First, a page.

TESLA + Bitcoin - How Do They Account for That?
Tesla and Bitcoin Through a Business Acumen Lens
You may have heard about Tesla’s $1.5 BILLION investment in Bitcoin, and as I have been, you’ve probably stayed awake at night trying to figure out how they account for it. Is digital currency a cash equivalent — especially with its current volatility?
Bitcoin and other crypto (digital assets) are being held, in most cases, as intangible assets with an indefinite life.
Digital Assets (DAs) are carried at historical purchase cost.
DAs are subject to impairment and are tested at least annually but also if there is a triggering event.
If carrying value of DA is greater than fair market value (FMV), an impairment must be recorded (value decreased on balance sheet, corresponding cost recorded on P&L.)
Once impaired, always impaired. You cannot write the value back up if FMV is greater than the caring value.
If you sell the DA when FMV is greater than carrying value, you record a gain on the sale of an asset.
International Financial Reporting Standards for intangible assets differ slightly. They allow you to write the value back up if FMV is greater than the carrying value, but only up to the original purchase value. The write up would be reflected on the P&L.
These standards may differ if you are a custodian of DAs or if the DA has a claim to cash.
How Tesla Accounts for Digital Currency
It seems pretty conservative.
Tesla accounts for its Bitcoin as a Digital Asset which they are treating like intangible assets. That means it’s recorded on their balance sheet at their cost at the time they purchased it (the fair market value at the time they purchased it = the historic purchase value concept found on the balance sheet).
“But, Ryan, it’s been more volatile than a teenager’s love life. Wouldn’t that Asset then jump around the market like a Cypress Hill concert?”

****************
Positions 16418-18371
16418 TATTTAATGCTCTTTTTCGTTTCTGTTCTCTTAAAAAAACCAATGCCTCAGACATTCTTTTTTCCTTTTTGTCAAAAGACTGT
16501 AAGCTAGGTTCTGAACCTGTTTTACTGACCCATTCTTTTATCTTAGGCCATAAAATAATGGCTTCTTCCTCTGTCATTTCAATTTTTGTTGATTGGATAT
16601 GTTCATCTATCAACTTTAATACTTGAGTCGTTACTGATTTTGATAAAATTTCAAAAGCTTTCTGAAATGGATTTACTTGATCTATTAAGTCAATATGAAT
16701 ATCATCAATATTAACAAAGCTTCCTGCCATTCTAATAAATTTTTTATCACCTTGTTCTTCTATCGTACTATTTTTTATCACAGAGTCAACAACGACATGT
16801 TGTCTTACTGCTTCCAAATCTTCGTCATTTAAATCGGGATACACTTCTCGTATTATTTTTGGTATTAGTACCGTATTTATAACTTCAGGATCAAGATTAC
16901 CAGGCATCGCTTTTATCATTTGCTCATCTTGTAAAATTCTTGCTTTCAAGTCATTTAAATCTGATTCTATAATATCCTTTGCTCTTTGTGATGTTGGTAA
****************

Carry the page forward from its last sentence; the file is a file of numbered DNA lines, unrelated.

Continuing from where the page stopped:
That is a great question. Thank you for asking. That’s where conservatism comes in. Like any other intangible asset, Tesla has to test for impairment by asking, “is this Bitcoin still worth what we bought it for?” If the current fair market value of Bitcoin is less than the book or carrying value (historic purchase value) then they have to impair it, meaning they have to write down the value of the Bitcoin on their balance sheet, and take the impairment as an expense on the P&L as well.
“What if the price keeps going up like Elon’s Roadster?”
Well... just about nothing. On US GAAP balance sheets, the value of intangible assets are not “written-up” to the current fair market value. It will never go higher than the original recorded purchase price, and once impaired always impaired on the balance sheet. If/when they sell the Bitcoin, they may record a gain on the sale of an asset if the price of Bitcoin at the time of sale is higher than the carrying value (cost minus the impairment).
“What if US GAAP isn’t the right way to handle the increased value of an intangible asset?”
You must be studying accounting. US GAAP is not the only way to handle intangible asset accounting. In fact, IFRS (International Financial Reporting Standards) allows you to write the value of an intangible asset back up with the fair market value. That means, if you bought Bitcoin at its high of $62,000 and then someone sneezes and it drops back down to $46,000, you would have to impair the Bitcoin on your balance sheet (from $62k down to $46k, by recording an impairment expense of $16k). In US GAAP, that’s your new basis, it can only go down from there. However, IFRS allows you to write the value back up as the market explodes back to $53,000 because someone finally got his meatloaf. The write up is also reflected on the P&L.
“But what if the price goes up to $100k like they’re saying? ”
There is a limit, and although IFRS balance sheets may be closer to being valued at FMV, you would only be able to write the value up to the original cost. That said, many companies using IFRS choose to adopt the “lower of cost or market” philosophy found in US GAAP.
“Oh, so it’s kind of complicated?”
Yes. The accounting treatment is evolving, but the industry tends to be conservative and move slowly. Things that may complicate the issue include whether the company is a custodian of DAs or holds them for future economic use like Tesla. Also, the type of DA — whether there is an active market, the reliability of the data in the market, when there is more than one active market, and whether the DA has a claim to cash or not. There is just a ton of stuff that still has to be worked out. That’s why auditors are being more conservative. We don’t need another Enron.
Ryan Hunt, Senior Consultant at Acumen Learning